- 55% of the engineering colleges ranked are in the South; and private colleges make up 60% of the ranking
- Average tuition fee (excluding hostel) for the entire BE/BTech programme of the Top 25 engineering colleges is Rs 1.93 lakh.
- The top returns on investment for private colleges are given by PSGC, Coimbatore, and PES Institute, Bangalore
- The average salary offered to students of the Top 25 engineering colleges in India is Rs 4.83 lakh per annum.
Nothing in life prepares us for cataclysmic bursts of fate. But there are times when we know, in a blink, that the changes couldn’t have come a moment sooner. We should be celebrating 20 years of economic reforms—and yes, there has been enormous, life-changing progress for millions of Indians during this period. But there’s also another side to the story. Which is why it’s important to sustain the anger on corruption in public life, the alarming rise of crony capitalism and the disproportionate distribution of wealth.
When a society—or at least part of it—decides on a course correction, it shows that it is leading, and not simply willing to be led (down the garden path). What does all this have to do with professional education? Well, everything. This overall rant against corrupt practices will spread to one of the biggest and most lucrative businesses in India today—education. We expect more focus on regulatory compliance and sterner action against those colleges that don’t deliver on quality.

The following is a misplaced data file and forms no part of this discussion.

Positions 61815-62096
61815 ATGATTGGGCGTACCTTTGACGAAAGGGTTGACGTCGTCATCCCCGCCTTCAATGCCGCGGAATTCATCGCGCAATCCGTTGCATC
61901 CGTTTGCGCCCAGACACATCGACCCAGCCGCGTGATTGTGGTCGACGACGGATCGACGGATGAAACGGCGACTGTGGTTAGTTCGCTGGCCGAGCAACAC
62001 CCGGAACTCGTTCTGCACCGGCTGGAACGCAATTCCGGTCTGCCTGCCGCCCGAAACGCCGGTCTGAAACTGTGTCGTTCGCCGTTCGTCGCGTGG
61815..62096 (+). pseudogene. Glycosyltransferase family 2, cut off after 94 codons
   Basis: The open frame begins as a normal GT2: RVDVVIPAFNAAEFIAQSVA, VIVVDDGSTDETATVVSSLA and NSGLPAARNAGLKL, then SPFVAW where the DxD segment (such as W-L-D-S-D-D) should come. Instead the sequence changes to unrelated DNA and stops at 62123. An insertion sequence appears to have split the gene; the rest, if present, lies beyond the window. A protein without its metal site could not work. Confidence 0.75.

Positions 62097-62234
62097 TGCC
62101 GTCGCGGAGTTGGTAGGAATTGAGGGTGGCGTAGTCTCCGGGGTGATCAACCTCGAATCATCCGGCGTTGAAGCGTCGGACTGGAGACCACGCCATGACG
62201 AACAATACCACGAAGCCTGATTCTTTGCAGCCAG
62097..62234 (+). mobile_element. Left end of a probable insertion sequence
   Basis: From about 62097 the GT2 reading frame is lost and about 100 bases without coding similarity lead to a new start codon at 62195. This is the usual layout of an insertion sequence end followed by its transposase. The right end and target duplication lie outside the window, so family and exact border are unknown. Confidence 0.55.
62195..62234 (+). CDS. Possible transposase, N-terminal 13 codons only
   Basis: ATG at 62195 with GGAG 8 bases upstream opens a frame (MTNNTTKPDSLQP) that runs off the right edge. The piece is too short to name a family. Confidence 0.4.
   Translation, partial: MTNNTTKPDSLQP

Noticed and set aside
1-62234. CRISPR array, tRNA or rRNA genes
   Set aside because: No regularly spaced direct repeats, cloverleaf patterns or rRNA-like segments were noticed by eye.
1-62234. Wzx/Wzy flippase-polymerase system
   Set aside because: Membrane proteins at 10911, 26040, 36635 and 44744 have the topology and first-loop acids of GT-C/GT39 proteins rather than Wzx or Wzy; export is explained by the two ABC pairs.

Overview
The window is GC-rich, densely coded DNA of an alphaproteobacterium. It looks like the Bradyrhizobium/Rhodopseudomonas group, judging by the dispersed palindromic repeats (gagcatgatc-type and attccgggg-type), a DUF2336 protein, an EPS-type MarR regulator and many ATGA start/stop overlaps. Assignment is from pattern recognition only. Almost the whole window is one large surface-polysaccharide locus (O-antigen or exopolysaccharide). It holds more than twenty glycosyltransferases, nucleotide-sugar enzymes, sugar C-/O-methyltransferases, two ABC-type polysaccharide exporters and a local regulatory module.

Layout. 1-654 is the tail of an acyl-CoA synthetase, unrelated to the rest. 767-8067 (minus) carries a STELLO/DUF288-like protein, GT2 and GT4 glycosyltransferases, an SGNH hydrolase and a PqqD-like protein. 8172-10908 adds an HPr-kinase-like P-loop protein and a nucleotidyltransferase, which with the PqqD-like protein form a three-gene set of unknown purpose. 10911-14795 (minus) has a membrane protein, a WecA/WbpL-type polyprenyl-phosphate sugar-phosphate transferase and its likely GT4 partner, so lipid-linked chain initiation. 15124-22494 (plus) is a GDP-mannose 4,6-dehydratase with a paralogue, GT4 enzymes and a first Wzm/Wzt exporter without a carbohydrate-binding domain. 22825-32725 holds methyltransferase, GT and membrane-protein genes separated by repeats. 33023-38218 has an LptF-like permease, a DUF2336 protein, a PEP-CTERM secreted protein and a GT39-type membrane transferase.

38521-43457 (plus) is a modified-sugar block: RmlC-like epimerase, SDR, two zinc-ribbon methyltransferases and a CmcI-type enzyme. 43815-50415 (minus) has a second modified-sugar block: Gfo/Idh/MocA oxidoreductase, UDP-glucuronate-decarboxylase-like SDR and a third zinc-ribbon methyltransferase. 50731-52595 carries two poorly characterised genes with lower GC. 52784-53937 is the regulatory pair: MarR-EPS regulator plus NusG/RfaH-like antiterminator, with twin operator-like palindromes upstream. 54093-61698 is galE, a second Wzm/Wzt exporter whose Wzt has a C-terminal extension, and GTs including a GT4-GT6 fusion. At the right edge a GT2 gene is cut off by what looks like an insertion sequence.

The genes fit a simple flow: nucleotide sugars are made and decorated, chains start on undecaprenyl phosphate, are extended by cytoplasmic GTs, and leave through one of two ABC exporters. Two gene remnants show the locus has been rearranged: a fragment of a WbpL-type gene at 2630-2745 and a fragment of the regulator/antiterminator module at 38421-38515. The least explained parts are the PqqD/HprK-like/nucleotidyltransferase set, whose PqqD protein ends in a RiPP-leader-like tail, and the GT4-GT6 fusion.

On that note, we are happy to report that the Outlook-MDRA ranking of the top professional colleges—in its sixth avatar—has become more thorough. Last year, in a first for any survey of the top professional colleges, we decided to use objective data as the basis for ranking all nine professional streams. But we could only rank three streams using that data; this year, we have taken it up to six streams. In only three streams—architecture, fashion and mass communications—have we used purely perceptual data to rank the top institutes. Next year, we’re going to work on these holdout streams too.
Unlike last year, the engineering rankings revealed some changes. Not in the first 20 slots; those remain the same, displaying the enormous hold the iits and pedigree colleges have on our collective psyche. The changes lie in the rankings beyond: tier-two colleges are marking their presence. Is it because they score better on infrastructure and perception? Perhaps. Is the quality of education they offer better than government-run institutes? And does it matter to potential employers? Here’s the good news: there’s plenty of life beyond the top institutes. Companies are happiest dealing with colleges that are innovating, through tie-ups that nurture new, in-demand streams. As always, choose wisely.
By Sunit Arora and Arindam Mukherjee